No man lives unto himself alone, for all lives are inextricably interwoven; and nations, races, families, as well as the individual, are used for the

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settlement of unfinished business. Settling scores does naught but set up a new crop of unfinished business for future generations. While one cannot but help have the utmost compassion for the victims of war, they would do well to consider how they got in such a tragic plight. What were they doing when they were maimed, blinded and crippled for life? Furthermore, peace is only an armistice until the masses come to their senses and realize that anyone who murders and destroys another's property is not a hero, but a fool.

Just as unfinished business was carried over from the past life, so we will take with us into the next life whatever remains undone. There is no greater superstition than that death liquidates sins and liabilities. Destruction of the physical body in no way affects the individual; his morality, obligations and acquirements.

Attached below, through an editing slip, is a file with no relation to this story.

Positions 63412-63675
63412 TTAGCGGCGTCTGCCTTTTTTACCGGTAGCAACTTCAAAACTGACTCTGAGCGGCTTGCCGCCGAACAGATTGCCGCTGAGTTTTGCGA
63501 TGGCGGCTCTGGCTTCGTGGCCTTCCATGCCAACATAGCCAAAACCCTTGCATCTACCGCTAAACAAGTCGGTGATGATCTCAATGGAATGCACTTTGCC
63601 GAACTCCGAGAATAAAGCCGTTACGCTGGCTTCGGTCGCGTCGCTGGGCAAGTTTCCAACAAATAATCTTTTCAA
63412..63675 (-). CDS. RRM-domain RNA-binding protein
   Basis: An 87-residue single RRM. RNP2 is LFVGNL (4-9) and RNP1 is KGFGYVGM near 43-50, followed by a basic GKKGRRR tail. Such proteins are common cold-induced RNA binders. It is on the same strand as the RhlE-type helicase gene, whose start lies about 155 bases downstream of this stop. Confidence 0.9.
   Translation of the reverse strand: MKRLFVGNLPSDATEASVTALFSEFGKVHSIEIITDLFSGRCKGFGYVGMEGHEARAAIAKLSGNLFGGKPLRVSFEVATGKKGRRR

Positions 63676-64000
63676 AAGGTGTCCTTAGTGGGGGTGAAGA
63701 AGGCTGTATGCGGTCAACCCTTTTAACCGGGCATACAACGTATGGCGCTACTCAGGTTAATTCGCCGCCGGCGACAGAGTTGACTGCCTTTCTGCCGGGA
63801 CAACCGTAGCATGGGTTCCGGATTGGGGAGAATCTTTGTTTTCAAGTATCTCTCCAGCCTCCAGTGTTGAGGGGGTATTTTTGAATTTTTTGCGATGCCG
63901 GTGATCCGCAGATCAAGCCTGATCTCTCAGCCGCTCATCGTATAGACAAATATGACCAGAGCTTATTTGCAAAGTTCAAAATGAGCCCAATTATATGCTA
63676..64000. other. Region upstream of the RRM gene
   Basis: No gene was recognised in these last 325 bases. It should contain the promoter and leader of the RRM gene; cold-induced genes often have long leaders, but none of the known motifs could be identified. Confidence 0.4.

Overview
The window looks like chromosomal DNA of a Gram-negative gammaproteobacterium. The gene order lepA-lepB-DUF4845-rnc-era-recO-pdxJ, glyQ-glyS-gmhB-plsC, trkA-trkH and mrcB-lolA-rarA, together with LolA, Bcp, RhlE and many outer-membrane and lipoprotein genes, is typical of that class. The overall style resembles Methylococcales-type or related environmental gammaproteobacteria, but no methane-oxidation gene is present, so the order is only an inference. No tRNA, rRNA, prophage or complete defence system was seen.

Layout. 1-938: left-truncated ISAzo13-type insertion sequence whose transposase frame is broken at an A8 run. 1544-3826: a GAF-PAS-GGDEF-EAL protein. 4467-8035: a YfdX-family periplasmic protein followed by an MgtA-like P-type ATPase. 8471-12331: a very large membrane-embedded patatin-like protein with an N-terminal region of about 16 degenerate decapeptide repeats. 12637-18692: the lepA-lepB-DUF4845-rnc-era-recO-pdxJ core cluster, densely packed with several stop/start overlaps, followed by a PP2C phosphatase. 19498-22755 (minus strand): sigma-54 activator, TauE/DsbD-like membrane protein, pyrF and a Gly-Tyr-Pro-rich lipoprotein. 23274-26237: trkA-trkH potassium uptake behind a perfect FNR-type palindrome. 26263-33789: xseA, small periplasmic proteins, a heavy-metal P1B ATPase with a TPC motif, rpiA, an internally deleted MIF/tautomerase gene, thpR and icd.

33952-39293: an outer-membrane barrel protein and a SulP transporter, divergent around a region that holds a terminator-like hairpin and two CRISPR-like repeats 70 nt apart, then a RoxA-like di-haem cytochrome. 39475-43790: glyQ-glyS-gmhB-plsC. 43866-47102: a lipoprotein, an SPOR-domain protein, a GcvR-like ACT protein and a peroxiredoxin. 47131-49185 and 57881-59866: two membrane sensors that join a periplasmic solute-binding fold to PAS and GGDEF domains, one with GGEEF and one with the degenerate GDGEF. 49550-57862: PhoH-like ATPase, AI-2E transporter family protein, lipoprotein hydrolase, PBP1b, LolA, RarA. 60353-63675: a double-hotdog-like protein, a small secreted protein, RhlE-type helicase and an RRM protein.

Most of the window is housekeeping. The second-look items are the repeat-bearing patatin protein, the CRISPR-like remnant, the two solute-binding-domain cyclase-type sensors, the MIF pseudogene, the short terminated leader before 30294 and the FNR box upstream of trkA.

We are powerless to undo the past, but the future is ours to make by present thought and conduct. While bound by the past, we can at every moment exercise a certain amount of free will and choice and make the future what we will. The surest way to make this pleasant and profitable is to live each day to the highest of our knowledge, to the best of our ability, and to avoid doing the things which will handicap us in the future life. In other words, set no vibration into motion that will result in painful unfinished business.

Next: XI. Supply and Demand